My practice of RAIN deepens my keel. It enables me to manage difficult emotions, so that I stay solid in my deep core, and the surface water smoothes down relatively quickly. Rick then took the concept to an existential level when he said that eventually we may increasingly identify as the stream.

Wow! So that’s a super cool goal for me!

There was another “ah ha” in the Q and A for me. I’ve always grappled with the teaching that “we make our own hell by wishing things are different than they are.” Because who wouldn’t want less suffering in the myriad of situations in our day to day lives where suffering occurs? People have medical problems, illness, financial stress, mental health issues, all sorts of suffering in themselves, and they also suffer on behalf of others.

Rick clarified that it’s appropriate to want a different outcome, but deep down being at peace with what ever happens is the key. This is a practice that I will work with for the rest of my life. This isn’t about positive thinking. It includes the knowledge of all the crap that is actually going on; but deep down, with practice maybe it won’t eat my heart out!

Honestly, I’m good about 60% of the time. Depending on the suffering, I can usually manage to keep it at the surface, let it go and retain my equanimity.

I feel so fortunate to learn from teachers like Rick who are beckoning us onto the path of healing.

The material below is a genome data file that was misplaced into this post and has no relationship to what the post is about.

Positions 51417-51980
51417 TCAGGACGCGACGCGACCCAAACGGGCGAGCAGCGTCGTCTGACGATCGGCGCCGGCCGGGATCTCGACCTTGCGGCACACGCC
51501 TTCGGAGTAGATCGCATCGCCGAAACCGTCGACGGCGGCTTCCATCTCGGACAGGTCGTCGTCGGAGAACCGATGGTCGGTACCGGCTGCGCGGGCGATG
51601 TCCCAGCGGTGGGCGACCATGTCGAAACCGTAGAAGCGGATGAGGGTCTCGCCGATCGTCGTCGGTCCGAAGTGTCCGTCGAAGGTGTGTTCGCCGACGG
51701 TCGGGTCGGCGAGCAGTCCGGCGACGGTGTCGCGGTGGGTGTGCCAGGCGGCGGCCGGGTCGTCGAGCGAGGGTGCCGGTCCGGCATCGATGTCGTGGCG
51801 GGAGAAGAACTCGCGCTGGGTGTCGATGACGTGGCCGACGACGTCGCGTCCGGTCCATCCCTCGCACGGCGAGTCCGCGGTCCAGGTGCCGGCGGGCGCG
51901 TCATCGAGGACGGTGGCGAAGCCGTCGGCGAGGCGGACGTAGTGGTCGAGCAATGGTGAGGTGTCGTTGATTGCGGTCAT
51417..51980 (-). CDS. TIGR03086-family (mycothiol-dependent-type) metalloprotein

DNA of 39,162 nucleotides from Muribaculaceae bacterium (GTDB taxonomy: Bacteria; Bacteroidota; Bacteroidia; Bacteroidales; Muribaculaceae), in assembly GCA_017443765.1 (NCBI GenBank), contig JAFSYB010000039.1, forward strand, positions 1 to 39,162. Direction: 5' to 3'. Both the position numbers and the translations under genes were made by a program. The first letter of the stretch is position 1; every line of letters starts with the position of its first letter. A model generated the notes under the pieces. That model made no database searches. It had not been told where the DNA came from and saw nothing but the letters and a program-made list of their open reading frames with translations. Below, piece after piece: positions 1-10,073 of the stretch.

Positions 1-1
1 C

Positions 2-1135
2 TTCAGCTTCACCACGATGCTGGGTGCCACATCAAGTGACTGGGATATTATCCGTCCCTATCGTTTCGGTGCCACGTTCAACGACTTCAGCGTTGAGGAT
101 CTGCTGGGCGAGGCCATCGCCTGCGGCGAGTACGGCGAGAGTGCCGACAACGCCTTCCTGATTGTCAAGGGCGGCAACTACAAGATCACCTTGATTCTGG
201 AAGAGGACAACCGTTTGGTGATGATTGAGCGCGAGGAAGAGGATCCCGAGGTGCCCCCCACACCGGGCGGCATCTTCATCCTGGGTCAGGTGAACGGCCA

When I ponder the women and men who have been instrumental in my health and my work, it is astounding the breath and depth of their teachings. Pema Chodron, Kristin Neff, Tara Brach, and Brené Brown have influenced what I teach and how I teach it. Christopher Germer, Rick Hanson, Dan Siegel, and Paul Gilbert are integral to my work.

Relative newcomers Emma Seppälä and Alex Korb are adding their brilliance to the body of work by applying the science of happiness to accelerate your success in the case of Emma’s book, The Happiness Track. And Alex’s book, The Upward Spiral, is about using neuroscience to reverse the course of depression.

Currently, I’m reading a new book called Wholehearted by Koshin Paley Ellison. It’s fabulous. He is a Jewish, gay, Zen monk and a psychotherapist. I can see him up ahead on the path, enticing me to join him.

I’m on the path, with one hand reaching to those who came before me, and one hand reaching to you to join me.

May you be safe, happy, healthy, and live with ease.

Please share your thoughts. . .